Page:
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Brief Report  |   September 2001
Adjunctive osteopathic manipulative treatment in women with depression: a pilot study
Article Information
Osteopathic Manipulative Treatment / Psychiatry
Brief Report   |   September 2001
Adjunctive osteopathic manipulative treatment in women with depression: a pilot study
The Journal of the American Osteopathic Association, September 2001, Vol. 101, 517-523. doi:10.7556/jaoa.2001.101.9.517
The Journal of the American Osteopathic Association, September 2001, Vol. 101, 517-523. doi:10.7556/jaoa.2001.101.9.517
Abstract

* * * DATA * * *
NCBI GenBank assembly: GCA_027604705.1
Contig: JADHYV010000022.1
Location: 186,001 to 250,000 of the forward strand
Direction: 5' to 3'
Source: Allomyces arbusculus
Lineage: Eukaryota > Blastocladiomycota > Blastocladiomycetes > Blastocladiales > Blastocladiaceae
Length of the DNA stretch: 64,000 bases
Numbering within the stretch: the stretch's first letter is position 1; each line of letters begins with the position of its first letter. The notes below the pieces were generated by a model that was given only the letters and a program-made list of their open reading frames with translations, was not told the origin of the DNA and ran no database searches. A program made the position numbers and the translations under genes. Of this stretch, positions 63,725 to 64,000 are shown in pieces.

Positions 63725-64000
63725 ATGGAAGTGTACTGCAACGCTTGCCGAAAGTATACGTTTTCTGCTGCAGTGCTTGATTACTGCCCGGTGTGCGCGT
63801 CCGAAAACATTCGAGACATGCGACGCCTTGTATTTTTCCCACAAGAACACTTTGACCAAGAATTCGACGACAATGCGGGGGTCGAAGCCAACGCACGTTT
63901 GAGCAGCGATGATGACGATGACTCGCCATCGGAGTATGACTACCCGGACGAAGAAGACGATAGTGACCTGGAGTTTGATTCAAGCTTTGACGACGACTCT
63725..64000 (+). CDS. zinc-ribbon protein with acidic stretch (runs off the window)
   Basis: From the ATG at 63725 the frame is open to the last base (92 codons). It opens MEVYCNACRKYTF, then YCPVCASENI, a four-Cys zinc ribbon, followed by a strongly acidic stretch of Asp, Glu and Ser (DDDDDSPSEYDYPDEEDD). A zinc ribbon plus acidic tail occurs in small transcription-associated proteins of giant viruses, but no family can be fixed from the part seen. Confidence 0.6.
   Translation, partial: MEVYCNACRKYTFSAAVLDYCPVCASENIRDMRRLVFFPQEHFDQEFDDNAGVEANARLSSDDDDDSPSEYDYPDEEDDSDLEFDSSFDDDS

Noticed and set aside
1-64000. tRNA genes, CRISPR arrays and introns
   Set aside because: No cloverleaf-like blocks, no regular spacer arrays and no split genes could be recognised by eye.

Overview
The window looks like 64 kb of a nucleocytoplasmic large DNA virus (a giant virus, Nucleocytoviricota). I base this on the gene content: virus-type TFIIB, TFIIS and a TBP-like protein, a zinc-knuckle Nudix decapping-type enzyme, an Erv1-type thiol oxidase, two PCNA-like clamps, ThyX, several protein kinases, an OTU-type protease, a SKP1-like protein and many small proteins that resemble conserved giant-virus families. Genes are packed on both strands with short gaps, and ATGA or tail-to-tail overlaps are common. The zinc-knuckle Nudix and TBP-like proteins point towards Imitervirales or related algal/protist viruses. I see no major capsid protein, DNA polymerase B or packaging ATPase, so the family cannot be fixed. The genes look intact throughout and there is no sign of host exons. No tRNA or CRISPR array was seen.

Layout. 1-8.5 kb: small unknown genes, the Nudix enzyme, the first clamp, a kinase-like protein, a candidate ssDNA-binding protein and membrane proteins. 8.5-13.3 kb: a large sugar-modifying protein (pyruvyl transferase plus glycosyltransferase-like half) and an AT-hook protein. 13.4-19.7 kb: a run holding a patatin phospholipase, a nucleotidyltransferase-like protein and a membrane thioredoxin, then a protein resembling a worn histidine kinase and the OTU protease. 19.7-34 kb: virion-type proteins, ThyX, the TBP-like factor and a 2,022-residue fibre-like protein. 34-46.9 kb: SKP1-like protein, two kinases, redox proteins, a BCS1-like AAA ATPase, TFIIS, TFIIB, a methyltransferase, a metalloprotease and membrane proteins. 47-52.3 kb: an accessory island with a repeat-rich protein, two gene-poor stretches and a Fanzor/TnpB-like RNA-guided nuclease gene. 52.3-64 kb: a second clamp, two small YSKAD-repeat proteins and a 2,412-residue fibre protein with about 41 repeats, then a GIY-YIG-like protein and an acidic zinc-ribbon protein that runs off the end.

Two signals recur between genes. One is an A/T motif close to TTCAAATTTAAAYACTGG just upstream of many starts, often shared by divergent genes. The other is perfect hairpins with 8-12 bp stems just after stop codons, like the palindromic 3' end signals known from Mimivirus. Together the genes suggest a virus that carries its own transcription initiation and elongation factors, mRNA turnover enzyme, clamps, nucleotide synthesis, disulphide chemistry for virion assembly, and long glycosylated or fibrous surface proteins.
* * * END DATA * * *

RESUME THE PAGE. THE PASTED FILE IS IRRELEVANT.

The authors assessed the impact of osteopathic manipulative treatment (OMT) as an adjunct to standard psychiatric treatment of women with depression. Premenopausal women with newly diagnosed depression were randomly assigned to either control (osteopathic structural examination only; n = 9) or treatment group (OMT; n = 8). Both groups received conventional therapy consisting of the antidepressant paroxetine (Paxil) hydrochloride plus weekly psychotherapy for 8 weeks. Attending psychiatrists and psychologists were blinded to group assignments. No significant differences existed between groups for age or severity of disease. After 8 weeks, 100% of the OMT treatment group and 33% of the control group tested normal by psychometric evaluation. No significant differences or trends were observed between groups in levels of cytokine production (IL-1, IL-10, IL-2, IL-4, and IL-6) or in levels of anti-HSV-1, anti-HSV-2, and anti-EBV antibody. There was no pattern to the osteopathic manipulative structural dysfunctions recorded. The findings of this pilot study indicate that OMT may be a useful adjunctive treatment for alleviating depression in women.